The state of New York has announced that it is to launch Start-Up NY, a tax-free zone scheme which it is hoped will attract new investment and help existing businesses to expand. “The most ambitious economic development programme in New York state’s recent history,” was how Andrew Cuomo, the governor of New York state, described the initiative during its launch in late October. Start-Up NY will grant tax holidays for companies and their employees if they relocate or expand on the premises of the state-designated academic institutions.

Companies participating in Start-Up NY will be exempt from paying any taxes and franchise fees for 10 years, while their employees will pay no taxes for five years. After that time for the following five years, for the wages up to $200,000 annually, or up to $250,000 for the heads of households, and up to $300,000 in case of couples filling a joint tax return, will remain tax free.

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In the 2013 State Business Tax Climate Index, published by the Tax Foundation, a Washington, DC-based non-partisan research group, New York came last among all US states. The Tax Foundation also noted that with $6375 per capita paid to the state and local authorities, New York has the heaviest tax burden in the whole of the US. This is a situation those within the state hope Start-Up NY can help to improve. “In a tax-free environment, no one can match what New York has to offer. Businesses that are looking to startup or expand, and most importantly create jobs, should look no further,” said Mr Cuomo on the day of the programme launch.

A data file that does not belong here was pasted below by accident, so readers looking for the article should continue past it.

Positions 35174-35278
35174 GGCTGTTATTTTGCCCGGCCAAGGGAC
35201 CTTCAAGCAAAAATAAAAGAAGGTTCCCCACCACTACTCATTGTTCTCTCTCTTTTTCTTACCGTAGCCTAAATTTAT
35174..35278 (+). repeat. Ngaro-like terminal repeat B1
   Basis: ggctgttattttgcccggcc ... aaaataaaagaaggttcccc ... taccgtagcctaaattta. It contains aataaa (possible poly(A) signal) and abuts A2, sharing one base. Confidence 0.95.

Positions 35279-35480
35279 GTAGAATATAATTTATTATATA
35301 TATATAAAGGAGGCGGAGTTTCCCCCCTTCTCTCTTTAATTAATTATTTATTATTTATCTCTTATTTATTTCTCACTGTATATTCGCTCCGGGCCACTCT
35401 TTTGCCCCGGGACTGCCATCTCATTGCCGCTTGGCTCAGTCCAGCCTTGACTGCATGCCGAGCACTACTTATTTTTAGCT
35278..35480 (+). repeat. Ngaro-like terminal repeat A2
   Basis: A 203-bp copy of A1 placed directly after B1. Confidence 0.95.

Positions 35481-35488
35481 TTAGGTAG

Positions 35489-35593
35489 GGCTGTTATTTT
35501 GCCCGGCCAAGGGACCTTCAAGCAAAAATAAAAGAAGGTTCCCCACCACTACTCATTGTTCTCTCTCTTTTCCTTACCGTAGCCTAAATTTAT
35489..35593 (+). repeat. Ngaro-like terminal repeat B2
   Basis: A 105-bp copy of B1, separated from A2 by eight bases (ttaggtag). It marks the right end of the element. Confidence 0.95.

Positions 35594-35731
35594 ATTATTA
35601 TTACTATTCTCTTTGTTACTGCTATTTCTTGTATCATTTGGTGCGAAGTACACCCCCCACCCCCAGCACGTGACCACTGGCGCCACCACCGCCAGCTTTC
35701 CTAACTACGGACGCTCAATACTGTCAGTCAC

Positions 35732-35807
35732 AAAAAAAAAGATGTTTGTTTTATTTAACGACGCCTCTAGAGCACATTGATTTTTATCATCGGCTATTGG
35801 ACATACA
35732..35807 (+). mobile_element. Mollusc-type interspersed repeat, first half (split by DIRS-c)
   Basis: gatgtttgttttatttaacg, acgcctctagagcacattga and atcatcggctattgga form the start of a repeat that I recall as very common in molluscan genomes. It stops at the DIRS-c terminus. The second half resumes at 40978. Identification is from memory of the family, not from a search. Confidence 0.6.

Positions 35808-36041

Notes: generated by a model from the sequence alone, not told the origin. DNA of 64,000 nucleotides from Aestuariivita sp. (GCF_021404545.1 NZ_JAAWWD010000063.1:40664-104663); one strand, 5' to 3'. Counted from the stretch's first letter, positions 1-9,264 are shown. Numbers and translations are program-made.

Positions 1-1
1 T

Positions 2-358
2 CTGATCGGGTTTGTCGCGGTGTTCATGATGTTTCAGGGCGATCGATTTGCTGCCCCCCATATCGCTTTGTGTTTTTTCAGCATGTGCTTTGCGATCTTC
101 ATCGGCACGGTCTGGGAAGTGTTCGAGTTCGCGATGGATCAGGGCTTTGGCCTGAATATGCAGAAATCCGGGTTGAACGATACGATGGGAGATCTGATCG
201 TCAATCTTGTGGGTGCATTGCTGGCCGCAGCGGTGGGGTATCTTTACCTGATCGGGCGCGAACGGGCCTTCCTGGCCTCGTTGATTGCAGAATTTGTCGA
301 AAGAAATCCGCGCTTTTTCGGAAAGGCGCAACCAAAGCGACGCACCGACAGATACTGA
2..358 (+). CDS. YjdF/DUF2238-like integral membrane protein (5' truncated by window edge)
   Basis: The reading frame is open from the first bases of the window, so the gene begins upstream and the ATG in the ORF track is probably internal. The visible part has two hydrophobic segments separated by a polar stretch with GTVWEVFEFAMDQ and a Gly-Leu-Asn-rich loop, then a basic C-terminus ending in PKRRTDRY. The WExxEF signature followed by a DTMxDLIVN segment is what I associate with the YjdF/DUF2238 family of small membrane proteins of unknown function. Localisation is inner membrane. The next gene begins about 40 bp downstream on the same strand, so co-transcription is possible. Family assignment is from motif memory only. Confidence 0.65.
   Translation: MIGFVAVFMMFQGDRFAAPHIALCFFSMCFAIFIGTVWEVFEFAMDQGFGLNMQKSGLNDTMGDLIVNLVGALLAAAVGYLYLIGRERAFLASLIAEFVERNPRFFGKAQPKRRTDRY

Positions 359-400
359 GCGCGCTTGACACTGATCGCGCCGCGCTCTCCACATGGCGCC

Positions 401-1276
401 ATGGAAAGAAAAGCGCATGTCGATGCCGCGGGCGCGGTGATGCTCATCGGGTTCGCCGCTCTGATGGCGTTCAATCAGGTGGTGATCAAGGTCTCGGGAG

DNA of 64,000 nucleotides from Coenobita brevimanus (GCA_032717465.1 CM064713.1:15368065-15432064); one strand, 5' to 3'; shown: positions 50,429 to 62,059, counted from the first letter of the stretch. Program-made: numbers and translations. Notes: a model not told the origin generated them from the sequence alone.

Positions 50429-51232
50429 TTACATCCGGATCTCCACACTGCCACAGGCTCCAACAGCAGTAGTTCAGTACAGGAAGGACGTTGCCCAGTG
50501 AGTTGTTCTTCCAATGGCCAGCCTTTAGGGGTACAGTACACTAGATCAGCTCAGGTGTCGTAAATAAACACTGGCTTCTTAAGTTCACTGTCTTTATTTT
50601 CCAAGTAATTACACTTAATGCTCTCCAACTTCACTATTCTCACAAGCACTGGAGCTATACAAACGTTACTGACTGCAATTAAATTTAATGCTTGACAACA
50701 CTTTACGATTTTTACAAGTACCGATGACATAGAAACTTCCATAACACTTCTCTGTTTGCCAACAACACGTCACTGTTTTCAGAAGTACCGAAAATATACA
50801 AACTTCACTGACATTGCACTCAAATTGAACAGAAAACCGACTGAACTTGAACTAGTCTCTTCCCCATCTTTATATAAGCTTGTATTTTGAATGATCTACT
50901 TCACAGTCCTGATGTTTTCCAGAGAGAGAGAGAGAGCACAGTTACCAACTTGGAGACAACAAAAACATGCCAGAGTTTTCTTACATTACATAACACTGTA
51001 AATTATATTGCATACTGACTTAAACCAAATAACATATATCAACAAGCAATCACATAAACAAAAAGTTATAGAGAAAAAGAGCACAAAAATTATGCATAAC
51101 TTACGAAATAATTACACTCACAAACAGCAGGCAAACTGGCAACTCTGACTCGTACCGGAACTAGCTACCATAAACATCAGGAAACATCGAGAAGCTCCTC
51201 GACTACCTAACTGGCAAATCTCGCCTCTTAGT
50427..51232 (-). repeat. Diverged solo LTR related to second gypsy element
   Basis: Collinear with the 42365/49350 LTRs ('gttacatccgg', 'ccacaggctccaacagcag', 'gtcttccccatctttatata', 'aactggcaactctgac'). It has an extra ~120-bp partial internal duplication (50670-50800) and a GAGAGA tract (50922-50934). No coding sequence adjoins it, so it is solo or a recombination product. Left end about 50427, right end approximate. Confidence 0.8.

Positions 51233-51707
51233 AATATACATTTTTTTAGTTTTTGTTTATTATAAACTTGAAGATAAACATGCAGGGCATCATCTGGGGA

Start-Up NY aims also to spread the investments more equally across the state. As fDI Markets data shows, between 2003 and 2012, New York state attracted 1893 new foreign and intra-state investments and ranked third in the whole of the US, after California and Texas. However, 1421 (more than 75%) of all projects launched in the stateWent to New York city. The programme is attempting to tackle that problem by designating many of the tax-free zones outside of New York city. It will also provide 280,000 square metres of space located at private colleges, of which 87.5% is located outside of the city.

“We are leveraging our world-class state of New York system and prestigious private universities to partner with new businesses, providing direct access to advanced research, development resources, experts in high-tech and other industries and all with zero taxes for 10 years,” said Mr Cuomo.